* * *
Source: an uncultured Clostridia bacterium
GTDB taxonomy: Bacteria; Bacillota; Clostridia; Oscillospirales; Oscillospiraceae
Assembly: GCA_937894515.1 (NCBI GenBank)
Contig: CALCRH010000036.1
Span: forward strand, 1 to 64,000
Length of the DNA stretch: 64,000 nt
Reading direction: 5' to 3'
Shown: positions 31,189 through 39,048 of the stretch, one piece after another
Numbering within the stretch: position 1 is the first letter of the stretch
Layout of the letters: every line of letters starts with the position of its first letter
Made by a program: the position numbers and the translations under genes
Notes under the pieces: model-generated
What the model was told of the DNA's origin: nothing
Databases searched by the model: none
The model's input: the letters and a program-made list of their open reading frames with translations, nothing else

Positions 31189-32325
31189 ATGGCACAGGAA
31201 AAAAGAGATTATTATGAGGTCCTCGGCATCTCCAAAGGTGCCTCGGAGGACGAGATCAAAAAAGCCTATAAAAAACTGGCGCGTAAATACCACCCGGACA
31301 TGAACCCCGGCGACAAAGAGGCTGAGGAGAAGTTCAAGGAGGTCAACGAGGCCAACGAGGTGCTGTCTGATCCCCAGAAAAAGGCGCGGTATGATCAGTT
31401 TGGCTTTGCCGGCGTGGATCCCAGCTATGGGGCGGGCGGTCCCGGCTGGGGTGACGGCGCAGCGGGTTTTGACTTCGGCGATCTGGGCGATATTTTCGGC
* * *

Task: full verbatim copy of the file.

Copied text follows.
Source: an uncultured Clostridia bacterium
GTDB taxonomy: Bacteria; Bacillota; Clostridia; Oscillospirales; Oscillospiraceae
Assembly: GCA_937894515.1 (NCBI GenBank)
Contig: CALCRH010000036.1
Span: forward strand, 1 to 64,000
Length of the DNA stretch: 64,000 nt
Reading direction: 5' to 3'
Shown: positions 31,189 through 39,048 of the stretch, one piece after another
Numbering within the stretch: position 1 is the first letter of the stretch
Layout of the letters: every line of letters starts with the position of its first letter
Made by a program: the position numbers and the translations under genes
Notes under the pieces: model-generated
What the model was told of the DNA's origin: nothing
Databases searched by the model: none
The model's input: the letters and a program-made list of their open reading frames with translations, nothing else

Positions 31189-32325
31189 ATGGCACAGGAA
31201 AAAAGAGATTATTATGAGGTCCTCGGCATCTCCAAAGGTGCCTCGGAGGACGAGATCAAAAAAGCCTATAAAAAACTGGCGCGTAAATACCACCCGGACA
31301 TGAACCCCGGCGACAAAGAGGCTGAGGAGAAGTTCAAGGAGGTCAACGAGGCCAACGAGGTGCTGTCTGATCCCCAGAAAAAGGCGCGGTATGATCAGTT
31401 TGGCTTTGCCGGCGTGGATCCCAGCTATGGGGCGGGCGGTCCCGGCTGGGGTGACGGCGCAGCGGGTTTTGACTTCGGCGATCTGGGCGATATTTTCGGC